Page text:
AMITA O. LEGASPI, GMA News January 4, 2012 3:32pm

(Updated 5:13 p.m.) President Benigno Aquino III has ordered administration officials to “push ahead” with the Freedom of Information (FOI) bill, a landmark but much-delayed piece of legislation that will lift the shroud of secrecy over government transactions and data.

Aquino gave the instruction at a two-hour meeting with some members of the Cabinet earlier in the day, said Communications Group Undersecretary Manolo Quezon III at a press briefing on Wednesday.

“The President’s marching order to us was—and this was his words—to push ahead with Freedom of Information,” Quezon said.

“Basically everyone has been asking where does the President stand on this? Does the President have anymore reservations or questions or is he getting in the way of this? And I think this is as categorical an answer as everyone has wanted to hear and he is saying ‘push ahead’,” he added.

Aside from Quezon, others present during the meeting were Budget Secretary Florencio Abad, Energy Secretary Rene Almendras, Presidential Communications Development and Strategic Planning head Ricky Carandang, and presidential spokesperson Edwin Lacierda.

The only intervention the President had was the removal of the proposed Information Commission on the draft bill, Quezon said, adding that the President felt that the commission would just add another layer of bureaucracy.

“The overall intention of this whole exercise, besides to make it as democratic and consultative as possible, was precisely because we were all working under the view that we had to make the constitutional injunction making information a right of the public a living reality,” he said.

With the President’s approval, Quezon said the ball is now in the hands of the Congress.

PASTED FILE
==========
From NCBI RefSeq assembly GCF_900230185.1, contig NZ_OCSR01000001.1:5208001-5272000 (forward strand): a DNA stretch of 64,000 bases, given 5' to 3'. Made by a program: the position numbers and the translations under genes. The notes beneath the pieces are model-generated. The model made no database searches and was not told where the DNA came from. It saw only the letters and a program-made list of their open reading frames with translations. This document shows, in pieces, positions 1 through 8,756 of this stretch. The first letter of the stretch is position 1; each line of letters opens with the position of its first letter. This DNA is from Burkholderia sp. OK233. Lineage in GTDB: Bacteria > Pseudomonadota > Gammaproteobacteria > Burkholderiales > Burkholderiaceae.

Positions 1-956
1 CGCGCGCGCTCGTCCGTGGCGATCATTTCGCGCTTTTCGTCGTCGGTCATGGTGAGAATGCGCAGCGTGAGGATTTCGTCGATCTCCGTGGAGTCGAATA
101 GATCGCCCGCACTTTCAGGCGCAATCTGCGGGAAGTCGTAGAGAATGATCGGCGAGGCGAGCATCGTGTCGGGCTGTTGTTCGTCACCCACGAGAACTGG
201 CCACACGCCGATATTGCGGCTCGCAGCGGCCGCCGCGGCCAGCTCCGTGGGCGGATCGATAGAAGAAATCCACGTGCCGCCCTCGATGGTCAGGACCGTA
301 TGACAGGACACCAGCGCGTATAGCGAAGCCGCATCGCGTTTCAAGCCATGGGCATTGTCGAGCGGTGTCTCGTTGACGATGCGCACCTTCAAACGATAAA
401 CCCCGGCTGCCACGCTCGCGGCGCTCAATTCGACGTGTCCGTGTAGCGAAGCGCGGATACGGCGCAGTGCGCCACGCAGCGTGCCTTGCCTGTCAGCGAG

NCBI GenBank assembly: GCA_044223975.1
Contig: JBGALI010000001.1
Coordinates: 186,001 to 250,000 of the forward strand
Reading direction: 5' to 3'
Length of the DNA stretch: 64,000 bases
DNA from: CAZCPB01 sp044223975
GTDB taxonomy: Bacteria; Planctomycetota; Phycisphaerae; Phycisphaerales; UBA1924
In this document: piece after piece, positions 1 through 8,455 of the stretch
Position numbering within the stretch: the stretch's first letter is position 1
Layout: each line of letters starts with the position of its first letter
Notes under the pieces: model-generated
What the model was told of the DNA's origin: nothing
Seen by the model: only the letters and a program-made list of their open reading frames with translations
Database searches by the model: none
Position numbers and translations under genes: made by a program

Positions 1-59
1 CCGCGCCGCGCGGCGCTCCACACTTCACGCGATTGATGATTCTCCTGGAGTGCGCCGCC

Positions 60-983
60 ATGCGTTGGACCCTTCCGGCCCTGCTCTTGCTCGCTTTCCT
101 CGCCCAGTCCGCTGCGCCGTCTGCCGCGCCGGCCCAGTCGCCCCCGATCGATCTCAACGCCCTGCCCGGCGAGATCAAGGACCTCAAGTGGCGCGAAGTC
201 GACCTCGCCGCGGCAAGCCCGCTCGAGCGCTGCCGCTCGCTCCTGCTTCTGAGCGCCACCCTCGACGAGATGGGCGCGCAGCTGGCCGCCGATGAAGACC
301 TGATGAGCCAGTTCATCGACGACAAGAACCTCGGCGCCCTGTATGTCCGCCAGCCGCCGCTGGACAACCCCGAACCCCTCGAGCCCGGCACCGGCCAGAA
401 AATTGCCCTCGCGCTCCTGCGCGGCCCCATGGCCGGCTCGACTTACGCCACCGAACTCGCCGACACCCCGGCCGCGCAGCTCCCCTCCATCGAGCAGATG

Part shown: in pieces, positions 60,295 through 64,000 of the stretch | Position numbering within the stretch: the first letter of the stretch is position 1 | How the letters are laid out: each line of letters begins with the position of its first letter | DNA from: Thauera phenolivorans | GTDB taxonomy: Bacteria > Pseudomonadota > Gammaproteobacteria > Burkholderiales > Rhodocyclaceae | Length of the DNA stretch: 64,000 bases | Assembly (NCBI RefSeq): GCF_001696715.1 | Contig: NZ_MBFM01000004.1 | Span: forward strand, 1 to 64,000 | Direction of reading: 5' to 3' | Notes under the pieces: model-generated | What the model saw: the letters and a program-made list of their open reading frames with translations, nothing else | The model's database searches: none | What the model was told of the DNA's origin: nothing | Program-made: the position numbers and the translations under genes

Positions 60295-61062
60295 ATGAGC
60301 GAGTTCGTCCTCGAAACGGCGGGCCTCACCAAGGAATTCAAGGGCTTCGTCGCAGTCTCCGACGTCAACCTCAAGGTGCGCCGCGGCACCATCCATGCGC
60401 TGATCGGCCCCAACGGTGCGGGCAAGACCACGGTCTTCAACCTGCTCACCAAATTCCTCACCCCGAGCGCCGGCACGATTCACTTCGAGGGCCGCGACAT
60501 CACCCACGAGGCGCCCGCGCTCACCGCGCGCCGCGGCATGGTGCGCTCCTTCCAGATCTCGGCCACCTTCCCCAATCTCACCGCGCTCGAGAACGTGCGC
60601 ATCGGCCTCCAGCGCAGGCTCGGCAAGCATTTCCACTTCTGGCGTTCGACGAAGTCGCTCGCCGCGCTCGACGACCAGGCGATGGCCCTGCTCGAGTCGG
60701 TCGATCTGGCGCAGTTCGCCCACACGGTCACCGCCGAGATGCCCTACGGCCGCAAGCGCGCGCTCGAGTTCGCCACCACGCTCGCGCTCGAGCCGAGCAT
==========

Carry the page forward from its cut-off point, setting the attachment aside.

He believed the passage of the bill will be expedited as there is now general consensus for it not only on the part of Congress and FOI advocates, but also of the Palace and other sectors.

Quezon, however, could not say if the bill would be certified as urgent, noting that the bill is already pending at the committee level in Congress. In June 2010, the House of Representatives failed to ratify the bill due to lack of quorum and protests from congressmen.

Maintain the momentum

Malacañang and FOI advocates decided to adopt the version of the bill filed by Deputy House Speaker Lorenzo Tañada and will just introduce their proposal as amendments. Quezon said this is to retain the integrity of the bill and maintain the momentum in the committee level.

“As you know it is pending in committee already and from the very start we were very transparent in saying that the view we were looking at, it will be introduced, instead of a competing bill, it would be introduced as a series of amendments either in the committee or plenary,” he said.

The FOI bill seeks to answer a Constitutional provision that guarantees the right of people to access to information and documents in the custody of the government.

Aquino earlier expressed optimism that the FOI bill will be enacted into law during his term, which will end in 2016. He, however, noted that despite the absence of a law, his administration will be as transparent as possible in all its dealings.

Author welcomes PNoy directive

Tañada, meanwhile, welcomed Malacañang’s announcement, saying it is now incumbent on both chambers of Congress to work for its passage before June 2012.

“Together with the champions and advocates in the House, I will organize talks with the Speaker and the Committee on Public Information Chair for the next concrete steps and definite timeline,” he said in a statement.

He lauded the strides taken by Aquino in making the different agencies more transparent and accountable in pursuit of good governance.  “An FOI law will further institutionalize what PNoy (Aquino’s nickname) has started and continue to pursue.”

In a text message, Eastern Samar Rep. Ben Evardone said the House members will give weight to the Palace proposal in the same manner that they took into consideration the inputs of other stakeholders.

“[President Aquino’s] directive shows that he is still very much committed to the principles of transparency which is the main objective of the FOI bill,” he said. – KBK, GMA News